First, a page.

Saturday, December 31, 2011

Anxious for 2012


  [angk-shuhs, ang-]  
full of mental distress or uneasiness because of fear of danger or misfortune; greatly worried; solicitous: Her parents were anxious about her poor health.
earnestly desirous; eager (usually followed by an infinitiveor for ): anxious to please; anxious for our happiness.

I go into 2012 an anxious man, second meaning.  This has been an exciting year, one of pushing boundaries and taking risks.  I've enjoyed making big decisions and seeing a thousand little actions lead to new places.  I'm anxious to make more decisions, push things in new directions and then see those results.  Let's do this.

2011 was great.  

Here's to making 2012 even greater.  

Wednesday, December 28, 2011

My "Special" Family Traditions

Hello again
Yesterday morning I took a series of way too early flights from Columbus to Cleveland to New Orleans.  After getting in and fighting through the mental haze one acquires after attempting to function on two hours of sleep, I laid down thinking about the last ten days or so.  Being around multiple families for the holidays gave me a chance to look at the vast differences that family dynamics can take on.  The simple act of holiday gift giving takes on a variety of forms from group to group.  Some families don't do gifts, some know exactly what they're getting, some are all surprises.  Somewhere along the way, my sister, Jennifer, and I decided to forego giving each other real gifts, instead attempting to outdo each other with some sort of gag gift.  Sometimes simple, sometimes elaborately planned, there have been a few good ones over the years.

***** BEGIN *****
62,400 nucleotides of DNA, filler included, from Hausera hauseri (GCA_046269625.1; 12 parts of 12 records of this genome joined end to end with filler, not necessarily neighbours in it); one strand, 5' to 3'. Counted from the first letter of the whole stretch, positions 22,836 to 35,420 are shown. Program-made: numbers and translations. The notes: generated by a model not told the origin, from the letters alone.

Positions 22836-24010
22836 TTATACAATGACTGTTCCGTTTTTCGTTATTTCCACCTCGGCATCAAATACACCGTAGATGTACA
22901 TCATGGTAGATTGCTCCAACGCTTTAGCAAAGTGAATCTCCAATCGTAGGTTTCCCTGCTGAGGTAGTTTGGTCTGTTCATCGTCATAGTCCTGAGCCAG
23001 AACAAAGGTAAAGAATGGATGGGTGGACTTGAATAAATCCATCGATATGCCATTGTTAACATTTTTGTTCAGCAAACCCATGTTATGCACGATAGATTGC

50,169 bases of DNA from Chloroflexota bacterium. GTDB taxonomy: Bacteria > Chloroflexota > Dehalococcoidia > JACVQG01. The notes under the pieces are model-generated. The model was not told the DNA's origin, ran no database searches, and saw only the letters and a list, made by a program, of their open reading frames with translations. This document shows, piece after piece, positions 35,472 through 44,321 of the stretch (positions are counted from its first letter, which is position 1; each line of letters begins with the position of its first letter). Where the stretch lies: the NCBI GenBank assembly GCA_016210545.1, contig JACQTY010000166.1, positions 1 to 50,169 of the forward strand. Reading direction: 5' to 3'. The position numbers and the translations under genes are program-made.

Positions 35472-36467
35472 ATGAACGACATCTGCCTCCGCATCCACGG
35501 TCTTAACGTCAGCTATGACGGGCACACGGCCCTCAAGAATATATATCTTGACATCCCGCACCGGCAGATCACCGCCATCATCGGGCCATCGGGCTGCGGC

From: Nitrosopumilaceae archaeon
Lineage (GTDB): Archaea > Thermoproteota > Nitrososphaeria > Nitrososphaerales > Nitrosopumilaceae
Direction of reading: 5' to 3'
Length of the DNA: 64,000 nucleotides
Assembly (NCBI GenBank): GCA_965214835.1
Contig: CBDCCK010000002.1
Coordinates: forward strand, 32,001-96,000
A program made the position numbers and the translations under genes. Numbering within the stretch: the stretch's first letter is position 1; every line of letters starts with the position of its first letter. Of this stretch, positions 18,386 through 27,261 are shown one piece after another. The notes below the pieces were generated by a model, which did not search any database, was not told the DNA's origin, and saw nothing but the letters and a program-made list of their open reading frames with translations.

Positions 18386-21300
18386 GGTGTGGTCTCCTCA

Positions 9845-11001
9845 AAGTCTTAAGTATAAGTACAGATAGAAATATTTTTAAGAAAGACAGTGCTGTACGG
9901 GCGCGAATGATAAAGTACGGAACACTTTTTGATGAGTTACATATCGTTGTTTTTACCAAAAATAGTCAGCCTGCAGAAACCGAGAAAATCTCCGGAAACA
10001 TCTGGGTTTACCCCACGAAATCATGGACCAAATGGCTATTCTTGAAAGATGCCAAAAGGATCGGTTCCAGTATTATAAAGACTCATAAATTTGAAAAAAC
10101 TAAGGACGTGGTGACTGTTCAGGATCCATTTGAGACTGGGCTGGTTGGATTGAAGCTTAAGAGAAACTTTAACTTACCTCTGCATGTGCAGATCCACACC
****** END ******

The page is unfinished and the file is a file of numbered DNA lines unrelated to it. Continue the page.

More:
I've had something of a photo theme to a lot of my gifts.  They started one year when I scoured my mother's photo albums for all of the absolute worst pictures of my sister.   Those pictures that only a mother would put into a photo album.  Those pictures that would make you question her chromosome count. That year I gave her a framed collection of these terrible pictures, sort of an all-in-one reminder of her worst moments in front of the camera over the years.  While this gift succeeded in that it was hilariously terrible to look at, it did include a functional picture frame, and therefore lost points as a gag gift, which I think should be as useless as possible for the recipient.  

Since I'd already amassed a "worst-hits" photo collection, I stepped it up a bit the next year.  I took the four worst pictures I had, printed them onto sheets of iron on material, and made four t-shirts with her face front and center.  The next step was getting my parents involved.  I gave each of them one of the shirts to wear under a sweater Christmas morning, while I wore the third.  The fourth was lovingly wrapped and presented to Jennifer.  My co-conspirators and I all hid our shirts from view until she opened hers.  As she held the shirt up in the air to snicker in disgust, we revealed ours.  I don't know what she did with her shirt, but I still wear mine every Christmas morning.  

Another year I took probably the worst of the photos I had of her and printed off a couple hundred 2x3" copies.  A little time Christmas Eve and a lot of scotch tape later I had hung these little gems throughout the entire house, even venturing out to hide some in her car for later.  As hard as she may have tried to collect them, they were still getting discovered days later.  My extended family came over for Christmas day festivities and was immediately asking why there were little pictures all over the place.  What, other siblings don't do that?